KC Public Library Blog
Nowadays it’s OK for movie stars to embrace the names their parents gave them. But back in Hollywood’s heyday actors were given a full makeover by the studio publicity departments, a process that often entailed replacing their unpronounceable or funny-sounding (or just boring) names with snazzy new movie-star monikers.
On September 8, 1965, the Kansas City Times started its 98th year of publication. The biggest story that morning was how Hurricane Betsy was pounding Florida. The storm was over 600 miles across, had hit Miami Beach with 81 m.p.h. winds, and crashed 20 foot waves near Fort Lauderdale, wreaking damage to roads, homes, and businesses.
Having lived in the midwest for more than 10 years, I haven’t given much thought to our country’s borders or the people who reside near them. DiAnn Mills’ new suspense fiction, Sworn to Protect, gives an interesting look into the southernmost areas of the U.S. and the profession that works to keep the borders safe.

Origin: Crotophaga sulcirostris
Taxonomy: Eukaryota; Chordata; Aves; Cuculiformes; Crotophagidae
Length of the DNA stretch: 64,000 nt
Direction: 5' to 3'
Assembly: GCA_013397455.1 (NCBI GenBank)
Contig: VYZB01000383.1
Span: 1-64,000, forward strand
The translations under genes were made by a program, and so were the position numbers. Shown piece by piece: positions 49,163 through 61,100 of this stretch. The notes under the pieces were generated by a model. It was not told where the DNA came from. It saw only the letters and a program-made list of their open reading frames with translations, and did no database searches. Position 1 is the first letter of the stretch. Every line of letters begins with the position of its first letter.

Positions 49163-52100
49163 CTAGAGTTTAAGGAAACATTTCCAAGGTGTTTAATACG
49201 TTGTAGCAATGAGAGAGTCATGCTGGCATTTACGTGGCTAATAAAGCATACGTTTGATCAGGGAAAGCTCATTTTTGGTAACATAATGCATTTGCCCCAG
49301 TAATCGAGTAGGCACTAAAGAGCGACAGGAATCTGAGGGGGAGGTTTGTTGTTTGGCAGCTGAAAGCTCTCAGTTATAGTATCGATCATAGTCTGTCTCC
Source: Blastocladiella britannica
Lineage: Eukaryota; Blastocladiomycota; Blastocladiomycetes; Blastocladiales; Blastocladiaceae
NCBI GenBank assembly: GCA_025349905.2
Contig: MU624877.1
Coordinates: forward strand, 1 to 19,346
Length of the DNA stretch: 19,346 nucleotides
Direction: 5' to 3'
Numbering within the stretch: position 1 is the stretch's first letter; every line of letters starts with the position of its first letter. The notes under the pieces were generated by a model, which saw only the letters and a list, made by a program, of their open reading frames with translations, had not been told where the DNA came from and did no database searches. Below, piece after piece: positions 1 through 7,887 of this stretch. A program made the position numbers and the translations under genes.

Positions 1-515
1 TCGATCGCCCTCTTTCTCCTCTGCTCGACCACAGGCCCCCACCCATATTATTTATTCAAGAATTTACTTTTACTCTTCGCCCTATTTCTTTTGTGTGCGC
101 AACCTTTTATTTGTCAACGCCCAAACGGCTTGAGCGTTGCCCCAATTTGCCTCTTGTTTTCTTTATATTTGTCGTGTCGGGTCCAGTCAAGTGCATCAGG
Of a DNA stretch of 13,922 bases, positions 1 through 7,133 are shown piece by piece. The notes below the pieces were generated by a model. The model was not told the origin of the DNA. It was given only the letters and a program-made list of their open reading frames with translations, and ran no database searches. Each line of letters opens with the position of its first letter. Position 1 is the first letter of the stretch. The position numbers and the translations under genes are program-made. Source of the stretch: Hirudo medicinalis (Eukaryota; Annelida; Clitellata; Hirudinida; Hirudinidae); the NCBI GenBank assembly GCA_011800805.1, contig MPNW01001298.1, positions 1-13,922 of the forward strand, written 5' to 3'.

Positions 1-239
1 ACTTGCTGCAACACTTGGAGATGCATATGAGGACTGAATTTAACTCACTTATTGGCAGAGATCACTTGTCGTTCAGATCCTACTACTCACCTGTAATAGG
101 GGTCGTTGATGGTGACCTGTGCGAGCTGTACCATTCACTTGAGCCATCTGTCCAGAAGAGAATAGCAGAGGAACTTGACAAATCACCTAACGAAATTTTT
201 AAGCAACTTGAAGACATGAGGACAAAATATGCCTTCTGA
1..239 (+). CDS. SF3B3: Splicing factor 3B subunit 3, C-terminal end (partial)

Most films about the immigrant experience begin with the protagonist’s arrival in a new land. America America, though, ends with a shot of the Statue of Liberty as its hero sails into New York Harbor. It’s the physical and emotional journey he takes to get there that interested filmmaker Elia Kazan.
Unless you're a full-blooded Native American, you're an immigrant or the descendant of immigrants.
You could even say that the journey to the New World is built into our DNA.
The experiences of our forefathers in coming to this country — and the struggles of today's immigrant — is the subject of The Golden Door film series playing in September at the Kansas City Public Library's Central Library.